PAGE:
I can think of four things to say about generosity.
It’s a quality of behaviour which requires very little in the way of resources but which has enormous power to influence and change things, beginning with yourself.
Firstly, generosity is an accessible behaviour. A generous act can be as small and simple as giving someone ten dedicated, alert minutes of your individied attention. The generosity of a thought or an act is not scaleable; its source is the intention to give.
Secondly, in order to think and act with generosity you have to imagine yourself out of your Self and, just for a minute, think of what it would be like to be the other person. Your gift, or your act of generosity, is only meaningful if it has meaning for the other. Your generosity creates benefit for him or her.
Thirdly, by giving something (even a few minutes of attention), you also create benefit for yourself. A mindfulness of your potential for generosity and your application of it helps develop a habit of selflessness, and a state of mind and being less cluttered by everyday anxieties and preoccupations. Finally, generosity creates the possibility of gratitude. Saying (or feeling) ‘thank you’ lifts the spirits and builds confidence. It encourages and rewards mindfulness. We take so much for granted; an act of generosity affirms our capacity for empathy, mutuality and kindness.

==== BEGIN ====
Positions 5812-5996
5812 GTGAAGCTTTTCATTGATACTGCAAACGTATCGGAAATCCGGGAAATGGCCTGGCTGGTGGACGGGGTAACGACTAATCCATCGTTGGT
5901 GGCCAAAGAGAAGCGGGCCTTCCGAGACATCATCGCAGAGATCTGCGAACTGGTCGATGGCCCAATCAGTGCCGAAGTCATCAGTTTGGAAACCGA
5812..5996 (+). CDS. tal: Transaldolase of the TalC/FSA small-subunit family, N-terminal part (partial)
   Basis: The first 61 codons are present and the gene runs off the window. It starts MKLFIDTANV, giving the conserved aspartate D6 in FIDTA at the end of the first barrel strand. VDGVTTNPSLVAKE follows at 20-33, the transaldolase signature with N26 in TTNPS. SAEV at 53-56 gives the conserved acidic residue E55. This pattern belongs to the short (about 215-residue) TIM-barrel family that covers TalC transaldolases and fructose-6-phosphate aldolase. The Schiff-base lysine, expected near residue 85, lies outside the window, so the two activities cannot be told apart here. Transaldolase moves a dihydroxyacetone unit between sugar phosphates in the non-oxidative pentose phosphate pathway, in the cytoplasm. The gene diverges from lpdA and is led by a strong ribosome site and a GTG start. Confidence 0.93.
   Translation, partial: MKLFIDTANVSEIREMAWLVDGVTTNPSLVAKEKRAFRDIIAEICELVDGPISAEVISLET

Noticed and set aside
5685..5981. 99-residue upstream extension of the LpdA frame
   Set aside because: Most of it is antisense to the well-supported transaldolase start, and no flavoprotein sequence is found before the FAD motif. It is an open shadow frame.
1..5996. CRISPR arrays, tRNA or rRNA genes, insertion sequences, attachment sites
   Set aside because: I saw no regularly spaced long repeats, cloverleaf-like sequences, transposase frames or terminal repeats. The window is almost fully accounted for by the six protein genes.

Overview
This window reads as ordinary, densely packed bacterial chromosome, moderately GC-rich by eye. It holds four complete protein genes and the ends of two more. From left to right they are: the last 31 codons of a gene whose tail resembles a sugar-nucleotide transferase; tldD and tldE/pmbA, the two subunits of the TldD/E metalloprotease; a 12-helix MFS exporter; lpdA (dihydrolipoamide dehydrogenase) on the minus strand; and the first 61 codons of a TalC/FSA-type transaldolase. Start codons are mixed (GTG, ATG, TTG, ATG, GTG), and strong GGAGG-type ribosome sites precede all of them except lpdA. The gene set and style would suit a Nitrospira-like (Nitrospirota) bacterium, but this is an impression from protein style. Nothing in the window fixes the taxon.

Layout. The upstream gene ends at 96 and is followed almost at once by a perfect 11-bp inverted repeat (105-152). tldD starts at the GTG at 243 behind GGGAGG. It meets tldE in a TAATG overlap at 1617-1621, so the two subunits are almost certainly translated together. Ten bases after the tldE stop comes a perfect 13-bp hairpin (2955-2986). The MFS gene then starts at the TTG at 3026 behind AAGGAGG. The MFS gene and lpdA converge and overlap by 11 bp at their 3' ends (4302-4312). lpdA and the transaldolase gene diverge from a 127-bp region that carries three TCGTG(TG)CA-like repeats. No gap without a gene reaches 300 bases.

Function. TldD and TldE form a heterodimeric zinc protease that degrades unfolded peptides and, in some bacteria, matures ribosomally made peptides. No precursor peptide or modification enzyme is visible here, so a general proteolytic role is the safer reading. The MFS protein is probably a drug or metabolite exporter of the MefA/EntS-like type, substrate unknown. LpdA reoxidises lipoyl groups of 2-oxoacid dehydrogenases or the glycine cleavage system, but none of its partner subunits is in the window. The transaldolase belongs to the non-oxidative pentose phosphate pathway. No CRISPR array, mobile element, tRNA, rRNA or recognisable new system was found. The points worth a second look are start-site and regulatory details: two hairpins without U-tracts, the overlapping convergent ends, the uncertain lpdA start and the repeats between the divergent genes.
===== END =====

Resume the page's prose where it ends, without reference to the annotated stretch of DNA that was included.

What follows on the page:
Generosity is a mindset which generates a sense of personal wellbeing but can also can be understood as a useful business practice. It need cost very little, it builds good will, trust and confidence, it generates customer value and it enhances your brand.